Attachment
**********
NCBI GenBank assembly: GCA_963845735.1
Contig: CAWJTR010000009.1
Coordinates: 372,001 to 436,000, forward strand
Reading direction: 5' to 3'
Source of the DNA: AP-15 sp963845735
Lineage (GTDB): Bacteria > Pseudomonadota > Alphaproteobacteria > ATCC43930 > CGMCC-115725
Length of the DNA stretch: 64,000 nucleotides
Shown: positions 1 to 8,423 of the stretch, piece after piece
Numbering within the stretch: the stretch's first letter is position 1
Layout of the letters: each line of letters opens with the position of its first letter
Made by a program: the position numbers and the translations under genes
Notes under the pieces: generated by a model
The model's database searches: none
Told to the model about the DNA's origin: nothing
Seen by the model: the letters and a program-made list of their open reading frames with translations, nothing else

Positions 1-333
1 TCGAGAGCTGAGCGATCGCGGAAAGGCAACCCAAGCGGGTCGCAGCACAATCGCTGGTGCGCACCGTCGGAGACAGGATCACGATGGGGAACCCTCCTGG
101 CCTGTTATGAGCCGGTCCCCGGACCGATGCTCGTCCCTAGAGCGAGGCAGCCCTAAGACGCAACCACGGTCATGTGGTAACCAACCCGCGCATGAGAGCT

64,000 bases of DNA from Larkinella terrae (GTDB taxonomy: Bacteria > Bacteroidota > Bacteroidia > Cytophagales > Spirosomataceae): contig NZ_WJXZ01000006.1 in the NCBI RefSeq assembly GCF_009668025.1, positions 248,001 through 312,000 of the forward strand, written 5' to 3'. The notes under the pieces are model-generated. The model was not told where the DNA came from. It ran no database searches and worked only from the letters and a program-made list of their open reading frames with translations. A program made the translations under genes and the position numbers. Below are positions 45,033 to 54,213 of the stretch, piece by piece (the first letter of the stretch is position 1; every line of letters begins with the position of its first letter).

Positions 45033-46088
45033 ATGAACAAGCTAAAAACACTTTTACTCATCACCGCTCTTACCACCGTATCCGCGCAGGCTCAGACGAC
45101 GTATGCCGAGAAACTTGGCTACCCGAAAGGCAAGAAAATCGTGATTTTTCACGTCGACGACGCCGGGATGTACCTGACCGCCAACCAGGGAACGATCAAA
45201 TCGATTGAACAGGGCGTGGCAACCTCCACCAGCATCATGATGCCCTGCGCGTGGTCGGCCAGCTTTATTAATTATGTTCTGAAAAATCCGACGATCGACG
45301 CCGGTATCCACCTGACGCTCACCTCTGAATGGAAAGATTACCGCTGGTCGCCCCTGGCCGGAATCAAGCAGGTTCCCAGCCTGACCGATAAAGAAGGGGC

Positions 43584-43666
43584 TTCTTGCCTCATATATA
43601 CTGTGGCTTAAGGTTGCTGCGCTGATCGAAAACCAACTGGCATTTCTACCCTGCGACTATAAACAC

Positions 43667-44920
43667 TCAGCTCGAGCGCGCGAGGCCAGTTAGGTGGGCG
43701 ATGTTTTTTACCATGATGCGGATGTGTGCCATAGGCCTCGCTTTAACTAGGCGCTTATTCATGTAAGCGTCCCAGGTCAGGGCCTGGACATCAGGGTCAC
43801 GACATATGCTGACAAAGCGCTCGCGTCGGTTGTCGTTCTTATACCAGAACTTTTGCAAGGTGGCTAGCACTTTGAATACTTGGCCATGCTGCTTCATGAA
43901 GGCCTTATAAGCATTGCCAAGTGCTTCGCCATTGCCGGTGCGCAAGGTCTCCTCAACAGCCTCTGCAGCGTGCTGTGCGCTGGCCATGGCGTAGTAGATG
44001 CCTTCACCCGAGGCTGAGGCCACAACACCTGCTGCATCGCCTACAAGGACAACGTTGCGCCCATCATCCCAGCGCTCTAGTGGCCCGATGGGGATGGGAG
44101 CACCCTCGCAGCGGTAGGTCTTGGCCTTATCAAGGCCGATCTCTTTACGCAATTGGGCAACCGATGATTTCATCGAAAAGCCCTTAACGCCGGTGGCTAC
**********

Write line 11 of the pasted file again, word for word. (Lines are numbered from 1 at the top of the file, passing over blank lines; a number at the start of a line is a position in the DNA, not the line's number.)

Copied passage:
Made by a program: the position numbers and the translations under genes